Five reasons to come to the 2021 Conference

It goes without saying that our annual Conference is where statisticians and data scientists come to further their knowledge about statistical methods and applications, network and find out more generally what’s happening in the world of statistics and data science.

As well as the conference ‘streams’ focused around specific topic areas, we’ve identified five common ‘themes’ in this year’s sessions that might help you get even more out of your conference experience.

1: Find out what statisticians are doing to tackle the pandemic – and how the pandemic has affected statistics
The Covid-19 pandemic has made statisticians of us all. But what have the statisticians been doing to tackle the pandemic? Find out about the RSS-Turing Institute Covid-19 collaboration (8 September, 2.20pm) organised by RSS President Sylvia Richardson and past President Peter Diggle. There’s also a major discussion meeting featuring three papers on statistical aspects of the Covid-19 pandemic (8 September, 5.15pm). Other sessions looking at the impact of the pandemic examine how it’s being monitored, its effect on official statistics, a number of sessions on disease spread as well as statistical methods arising from Covid-19.

2: Become a data viz whiz
There are several sessions this year to help you develop your data viz skills. Interactive visualisation (7 September, 2pm) will provide a 30-minute crash course on the basics before providing some inspiration for interactive visualisation in action in the rest of the session, where the prize winners from a recent YSS Interactive Visual competition, will showcase their work.

Data viz fans might also be interested in a workshop being held the following day on Data Wrangling and visualisation using the tidyverse in R (9am). The tidyverse is a collection of packages in R that can be used to import, tidy, transform and visualise data. This workshop will feature a live coding demo tackling a realistic ‘messy’ dataset. And for those interested in seeing data viz in practice, then the session on Visualisation and visual analytics (9 September, 3.20pm) will present snapshots of current research-led visualisation work in the UK, and there's a session on visualisation in spatial and environmental statistics.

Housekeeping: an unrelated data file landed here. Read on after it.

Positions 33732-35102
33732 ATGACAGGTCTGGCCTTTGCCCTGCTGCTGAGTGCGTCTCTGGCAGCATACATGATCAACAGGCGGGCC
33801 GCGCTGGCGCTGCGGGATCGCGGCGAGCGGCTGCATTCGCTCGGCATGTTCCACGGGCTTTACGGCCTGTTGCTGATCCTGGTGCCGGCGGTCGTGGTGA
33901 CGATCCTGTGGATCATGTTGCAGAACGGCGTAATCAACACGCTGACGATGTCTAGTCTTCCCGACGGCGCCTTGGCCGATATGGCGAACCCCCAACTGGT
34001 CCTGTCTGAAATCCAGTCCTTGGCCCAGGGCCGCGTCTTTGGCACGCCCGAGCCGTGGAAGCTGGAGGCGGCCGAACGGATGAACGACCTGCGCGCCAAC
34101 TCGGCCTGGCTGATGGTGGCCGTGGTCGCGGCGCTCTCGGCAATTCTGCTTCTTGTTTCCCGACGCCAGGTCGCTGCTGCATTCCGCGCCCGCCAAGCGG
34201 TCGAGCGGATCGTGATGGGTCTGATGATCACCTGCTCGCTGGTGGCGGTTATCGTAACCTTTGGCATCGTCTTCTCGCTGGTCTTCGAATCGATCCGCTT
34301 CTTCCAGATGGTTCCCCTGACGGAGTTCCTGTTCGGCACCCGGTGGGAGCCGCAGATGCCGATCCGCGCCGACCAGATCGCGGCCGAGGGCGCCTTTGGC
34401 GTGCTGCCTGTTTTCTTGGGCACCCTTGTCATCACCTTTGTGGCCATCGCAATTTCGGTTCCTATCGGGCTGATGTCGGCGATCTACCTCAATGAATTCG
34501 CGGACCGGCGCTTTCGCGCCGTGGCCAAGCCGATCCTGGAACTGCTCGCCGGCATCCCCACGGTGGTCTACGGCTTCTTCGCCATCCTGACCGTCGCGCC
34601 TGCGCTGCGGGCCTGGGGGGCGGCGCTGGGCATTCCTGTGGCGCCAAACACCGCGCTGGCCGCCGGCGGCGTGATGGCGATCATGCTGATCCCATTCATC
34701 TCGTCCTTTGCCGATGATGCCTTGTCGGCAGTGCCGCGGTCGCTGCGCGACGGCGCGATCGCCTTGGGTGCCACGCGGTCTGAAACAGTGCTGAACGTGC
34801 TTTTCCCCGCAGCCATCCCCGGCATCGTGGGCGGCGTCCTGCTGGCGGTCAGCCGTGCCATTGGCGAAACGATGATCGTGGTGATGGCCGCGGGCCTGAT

3: Keep up with the latest developments in Data Science
The last few conferences have seen a Data Science stream which focus specifically on issues affecting the data science community, and this year’s conference continues to build on that. Bin Yu's President's Invited Lecture will examine responsible data analysis and decision making, there's a session on the ethics of AI and another on making better decisions based on simulation. A lighthearted session, ‘Confessions of a data scientist’ will look at data scientists' 'deadliest sins', and a session on workflows in data science addresses some of data scientists' practical issues. Those looking for professional recognition might be interested in the session on the Alliance of Data Science Professionals who’ll be giving an update on current progress.

4: Celebrate pioneering women in stats
There are a number of inspiring sessions planned celebrating the role of women in statistics, including one on how women are breaking barriers in data science (9 September, 11.40am). A session celebrating key women in stats takes place on 8 September, 2.20pm, ‘Women in British statistics after Florence Nightingale’. And for any others who perhaps haven’t been given the representation they deserve, you can come and take part in a Wikipedia edit-a-thon for women and under-represented minorities in statistics and data science (8 September, 2.20pm).

5: Find out about ways to volunteer
A session on the RSS Statisticians for Society programme will feature those who’ve volunteered and how others can get involved in the scheme (7 September, 3.50pm), which now has funding until 2025. There’s also a more general session on how to get involved in the Society’s work (8 September, 4.10pm).

RSS Conference takes place 6-9 September 2021 at Manchester Central Conference Centre. You can also register to attend online (limited number of sessions only).

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